The amount of rainfall is another factor found to impact mosquito populations and the spread of malaria. Using a mathematical model of malaria transmission and performing a sensitivity analysis, Gillioli and Mariani[7] found that mosquito populations display a positive quasi-linear response pattern to rainfall variation, but with less sensitivity to rainfall than to temperatures. Chaves et al.[11] also found a positive association between malaria outbreaks and rainfall, probably because it creates many stagnant pools of water, which are fertile breeding grounds for mosquitoes.

The goal of the current study is to present a hierarchical Bayesian statistical modelling framework that can be used to analyse the effect of multiple climate factors on the distribution of malaria while taking into account spatiotemporal dependencies. Several studies[1215] have used Bayesian spatiotemporal models demonstrating their utility in modelling malaria distribution and its associated environmental and socio-economic factors at local scales. Here, the focus is on the regional-scale modelling of malaria incidence in several West African countries with annual climate factors as covariates. A large-scale analysis of this endemic region is preferred for establishing potential malaria links to inter-annual climate variability.

Methods

Data

This study examines reported malaria cases and deaths from ten countries (Benin, Burkina Faso, Côte d'Ivoire, Gambia, Ghana, Liberia, Mali, Senegal, Sierra Leone, and Togo) in West Africa linked with climate data obtained from the National Oceanic and Atmospheric Administration's (NOAA) National Climate Data Center (NCDC)[16] and published in[17].

The reported malaria cases and deaths for an 11-year period (1996-2006) were obtained from[18]. Annual malaria rates were computed as malaria cases divided by the associated population size in each country. Climate data were measured at weather stations available for each country. When more than one weather station was available, the most central location for the geographic index is used, which was also used to measure distances in the spatial analysis. Missing values were imputed using the average values of the available years.

Figure 1 displays a map of mean malaria rates for the ten countries selected, whereas Figure 2 displays time series plots of annual malaria rates. It is shown that Côte d’Ivoire had the lowest and most stable malaria rate with a mean of 0.06%. Interestingly, Mali had a low rate that increased by two orders of magnitude, from a low value of 0.003% in 1996 to 0.06% in 2007, and that peaked in 2004 at a rate of 0.18%. On the other hand, Liberia had the highest mean rates (0.23%) and largest inter-annual variation fluctuating between a maximum value of 0.38% in 1997 and a minimum value of 0.04% in 2005. Overall, most countries had a drop in malaria rates in 2005 and a rise in 1997.
Figure 1

Geographical map of average malaria rates.

Figure 2

Annual malaria rates for the ten countries selected.

Monthly climate data were obtained for several variables and averaged to obtain annual values to link with the malaria data. The variables used are mean station pressure (mb) denoted by “mstpr”, mean sea level pressure (mb) denoted by “msper”, mean temperature (°C) denoted by “mtmp”, departure of temperature from long term station average (°C) denoted by “dtpav”, mean vapour pressure (mb) denoted by “mvp”, number of days with precipitation at least 1 mm denoted by “dp”, total precipitation (mm) denoted by “totp”, and departure of precipitation from long term station average (mm) denoted by “dpave”. Table 1 displays mean values of the climate variables considered.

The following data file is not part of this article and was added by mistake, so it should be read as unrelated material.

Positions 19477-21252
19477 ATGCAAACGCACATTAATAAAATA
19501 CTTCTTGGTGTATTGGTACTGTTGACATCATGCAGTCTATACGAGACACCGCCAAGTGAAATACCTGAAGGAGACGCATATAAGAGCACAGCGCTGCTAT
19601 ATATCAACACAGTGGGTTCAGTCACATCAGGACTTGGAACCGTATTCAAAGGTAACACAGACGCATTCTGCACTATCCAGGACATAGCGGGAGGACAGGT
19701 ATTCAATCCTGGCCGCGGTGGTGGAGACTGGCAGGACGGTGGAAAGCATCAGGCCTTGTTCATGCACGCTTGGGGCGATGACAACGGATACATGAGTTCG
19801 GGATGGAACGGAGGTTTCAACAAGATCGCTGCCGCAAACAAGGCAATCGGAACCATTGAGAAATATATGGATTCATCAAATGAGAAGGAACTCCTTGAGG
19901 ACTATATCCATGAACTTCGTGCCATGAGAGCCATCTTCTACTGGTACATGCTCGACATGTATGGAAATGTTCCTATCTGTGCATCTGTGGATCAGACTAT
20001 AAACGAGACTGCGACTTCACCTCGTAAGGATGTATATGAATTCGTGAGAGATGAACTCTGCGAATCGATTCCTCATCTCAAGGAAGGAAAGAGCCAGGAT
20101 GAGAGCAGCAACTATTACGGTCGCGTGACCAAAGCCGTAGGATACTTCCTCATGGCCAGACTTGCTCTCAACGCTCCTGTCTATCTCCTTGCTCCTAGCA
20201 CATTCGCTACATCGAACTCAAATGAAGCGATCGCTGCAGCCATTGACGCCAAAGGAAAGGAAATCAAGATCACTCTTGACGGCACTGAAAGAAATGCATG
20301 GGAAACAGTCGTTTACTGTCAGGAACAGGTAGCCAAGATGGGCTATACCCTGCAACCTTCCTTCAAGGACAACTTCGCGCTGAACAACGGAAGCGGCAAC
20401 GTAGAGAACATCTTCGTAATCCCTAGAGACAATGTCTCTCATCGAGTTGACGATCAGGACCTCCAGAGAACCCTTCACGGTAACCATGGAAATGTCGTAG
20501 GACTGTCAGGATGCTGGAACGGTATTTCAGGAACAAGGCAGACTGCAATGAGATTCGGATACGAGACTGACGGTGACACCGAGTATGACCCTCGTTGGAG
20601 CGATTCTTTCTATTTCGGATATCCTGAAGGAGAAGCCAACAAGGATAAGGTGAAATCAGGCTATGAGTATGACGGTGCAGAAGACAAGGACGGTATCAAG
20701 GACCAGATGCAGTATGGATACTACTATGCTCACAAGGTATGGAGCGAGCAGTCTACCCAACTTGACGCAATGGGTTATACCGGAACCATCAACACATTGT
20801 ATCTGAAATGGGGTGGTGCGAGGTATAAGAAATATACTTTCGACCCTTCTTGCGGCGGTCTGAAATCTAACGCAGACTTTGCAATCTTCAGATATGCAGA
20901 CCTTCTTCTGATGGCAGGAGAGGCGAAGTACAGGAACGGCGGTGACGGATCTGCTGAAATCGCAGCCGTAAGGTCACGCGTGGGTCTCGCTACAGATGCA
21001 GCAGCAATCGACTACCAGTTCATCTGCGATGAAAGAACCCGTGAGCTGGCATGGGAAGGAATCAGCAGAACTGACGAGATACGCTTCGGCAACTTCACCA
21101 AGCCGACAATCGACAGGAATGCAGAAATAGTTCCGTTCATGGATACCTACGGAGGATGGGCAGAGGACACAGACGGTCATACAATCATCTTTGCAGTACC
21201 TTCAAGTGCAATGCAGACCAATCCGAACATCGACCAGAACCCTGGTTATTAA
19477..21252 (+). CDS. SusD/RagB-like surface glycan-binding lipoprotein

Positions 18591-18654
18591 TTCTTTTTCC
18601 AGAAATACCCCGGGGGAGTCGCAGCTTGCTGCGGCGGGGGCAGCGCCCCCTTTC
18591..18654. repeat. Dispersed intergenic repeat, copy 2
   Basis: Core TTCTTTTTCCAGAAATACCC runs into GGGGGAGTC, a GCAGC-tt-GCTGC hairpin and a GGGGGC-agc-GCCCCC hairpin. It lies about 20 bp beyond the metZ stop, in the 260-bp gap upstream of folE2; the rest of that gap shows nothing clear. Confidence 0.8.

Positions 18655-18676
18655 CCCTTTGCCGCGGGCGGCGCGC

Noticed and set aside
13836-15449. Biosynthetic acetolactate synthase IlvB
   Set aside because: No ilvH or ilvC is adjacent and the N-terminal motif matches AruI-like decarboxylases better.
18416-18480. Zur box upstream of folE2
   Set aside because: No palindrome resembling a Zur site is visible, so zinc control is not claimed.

Table 1

Mean values of the climate variables considered

Country

Mstpr

Msepr

Mtmp

Dtpav

Mvp

Dp

Totp

Pop

Rate

Benin

10,002.91

10,109.64

27.42

1.74

291.16

6.20

101.96

6,871,646

0.11

Burkina Faso

9,676.74

10,088.75

28.07

-2.28

192.49

5.96

136.49

12,169,430

0.09

Côte d’Ivoire

10,086.67

10,110.37

27.34

0.84

292.88

7.59

122.54

17,288,436

0.07

The Gambia

10,079.86

9,977.20

27.29

2.80

230.65

5.59

96.65

1,414,390

0.16

Ghana

10,078.94

10,121.23

27.23

0.00

296.77

5.46

71.80

20,227,154

0.15

Liberia

9,780.00

10,089.00

25.90

0.00

274.00

1.00

11.00

2,647,139

0.23

Mali

9,685.94

10,098.72

27.89

0.35

185.21

5.84

89.10

10,345,394

0.06

Senegal

10,102.72

10,124.10

26.53

12.14

237.63

4.08

86.05

11,032,891

0.10

Sierra Leone

9,980.27

10,102.76

28.52

15.16

287.20

5.03

1796.56

5,170,957

0.06

Togo

9,884.56

10,108.77

27.35

2.66

251.75

5.50

112.63

4,851,532

0.09

Spatiotemporal hierarchical model

The goal is to develop a statistical model that utilizes data on the number of cases of malaria and potential variables that may be correlated with the spatial and/or temporal variability of the number of malaria cases. To this end, a spatiotemporal modelling approach within a hierarchical Bayesian framework is adopted. The spatial aspect of the modelling approach allows for taking into account similarities between values observed at locations that are located closer, ultimately allowing for “borrowing strength” across space. Similarly, the temporal aspect of the modelling approach allows for inference concerning temporal trends of changes of malaria cases. Finally, the proposed model allows for spatial and temporal trend analysis of the data as well as considering the effect of predictor variables.